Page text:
Debra Does Cooking by Debra H. Goldstein

Debra Does Cooking by Debra H. Goldstein

Remember when I decided to try my hand at pottery? (Stop laughing L.M.) Well, I’ve decided to impress Joel with my culinary talents. There is some danger in this decision because I’ve spent thirty years training him to expect a certain level from my homemaking skills.

For example, I was working on a new recipe a few weeks ago when a button popped off his pants. Disgusted at having to change his pants, he said something about needing to take the slacks to the tailor. I was focused on my dish and without thinking volunteered, “Would you like me to sew it back on?”

He stared at me and asked, “Do you know how to do that?”

“On second thought,” I replied, “take it to the tailor.” I then went back to figuring out how to rescue the recipe I had accidently put 2 tablespoons rather than ¼ teaspoon of pepper into when Joel distracted me during my crucial measuring moment. At dinner, there was no further mention of his pants and we agreed my dish looked good, but it definitely had a bit of heat.

My new interest in the kitchen has resulted in me taking stock of my kitchen equipment. Although I could boast some still in their box utensils and two unopened spices from the “Can She Recognize This” kitchen shower my friends had for me, I never received the pots, pans, and gadgets new brides receive today. The high points of that shower were when I recognized a garlic press and when I pulled out some beautiful paper plates and matching napkins and someone quipped, “Oh, look! She got her good china.” The low point of the shower was opening a mixer with dough hooks rather than the food processor I really wanted.

I’ve made up for being deprived during the last three weeks. I now own a new wok (I did have one once but I used it for something other than cooking and it was never the same), an on-the stove smoker (the salmon came out good, but the house reeked of burnt ash for two days), and my first crockpot (I made Joel come home for my first one pot dinner at four because I miscalculated the 7-8 hours the stuff was bubbling). Over the years, I’ve always enjoyed purchasing cookbooks (some of my favorites include Peg Bracken’s I Hate to Cook Cookbook; Come For Cocktails, Stay for Supper; and especially You Should Write a Cookbook for its spinach pie recipe that features thawed frozen spinach soufflés), so it was a no brainer to buy five new ones to match my new kitchen items. I’m sure I’ll use four of them often, but the one I accidentally downloaded won’t get much use as I read somewhere it wasn’t wise to put an ipad near gas generated flames.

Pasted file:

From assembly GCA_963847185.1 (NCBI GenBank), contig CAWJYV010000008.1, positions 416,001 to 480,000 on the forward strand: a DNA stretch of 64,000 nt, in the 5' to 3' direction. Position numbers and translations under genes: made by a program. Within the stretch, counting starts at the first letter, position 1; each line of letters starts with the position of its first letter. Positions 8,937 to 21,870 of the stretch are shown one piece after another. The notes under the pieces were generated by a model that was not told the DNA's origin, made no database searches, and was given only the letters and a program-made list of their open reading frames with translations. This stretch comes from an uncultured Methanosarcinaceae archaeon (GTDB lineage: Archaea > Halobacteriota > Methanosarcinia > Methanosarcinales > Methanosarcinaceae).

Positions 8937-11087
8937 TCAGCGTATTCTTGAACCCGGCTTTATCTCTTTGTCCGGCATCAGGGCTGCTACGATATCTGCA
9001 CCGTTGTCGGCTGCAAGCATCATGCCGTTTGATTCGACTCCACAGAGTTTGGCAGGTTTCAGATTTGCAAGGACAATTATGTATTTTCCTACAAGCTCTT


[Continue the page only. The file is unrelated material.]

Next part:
For years, I joked that I only cooked when we had snowstorms. Joel hasn’t said he wishes I would return to that practice, but he has started calling me every afternoon to ask “Would you like to go out for dinner, tonight?”

Maybe I should take that quilting class that was on my post-retirement bucket list.

0 thoughts on “Debra Does Cooking by Debra H. Goldstein”

  1. Funny column, Debra. You sound like a good candidate for recipes calling for five ingredients or less.

    You can’t become a best-selling author if you spend all your time cooking. Good reason not to cook.

    1. Thanks … glad to hear the slow cooker is something I might like to use on a regular basis. Do you cut the meat up before you put it in? BTW, between your quilts, kids’ activities, and writings, I see why you ‘ve taken up the slow cooker!

  2. I had to laugh at your pepper. 2 tablespoons! I also feel I should inform you that you can go OVER the slow cooker time with no problem. Some even have a Warm setting. But if yours doesn’t (mine doesn’t), just keep slow cooking until you’re ready to eat. An extra hour or two won’t make much difference. Good luck, and keep the take out menus handy.

    1. Sadly, at two tablespoons, Joel wasn’t laughing. Thanks for the tip on the slow cooker. I’ve been a little scared to use it ever since … I didn’t think he’d want to come home for lunch if I messed up the timing again.

  3. Debra, one of my favorite cookbooks is called Five Ingredients Or Less. I think it was the 1st one (it’s old) but if you google 5 ingredients cookbooks, you’ll find lots.

  4. your humorous attitude is quite filling!!!! and, I love spicy food so I think you probably put just the right amount of pepper in the pot:)

  5. Hi Debra, What an entertaining post! I can certainly empathize–I’m the flag-bearing non-foodie in my group. I’ll look into Kaye’s suggestion–“Five Ingredients or Less” sounds appealing.

  6. Loved this! Especially the “Oh, look, she got her good china.” I have a friend whose mom served on paper plates so often that, when distressed she ran out, my friend (age 10) said, “That’s OK, mom, I’ll use the china.” And I understand your distress at not getting a food processor. I actually AM a good cook and in the late 1970’s was desperate for a Cuisinart, and sure that big package under the tree was my heart’s desire. Turned out to be a wastebasket. Relegated to the basement and has never seen sunlight. Great post, Debra!

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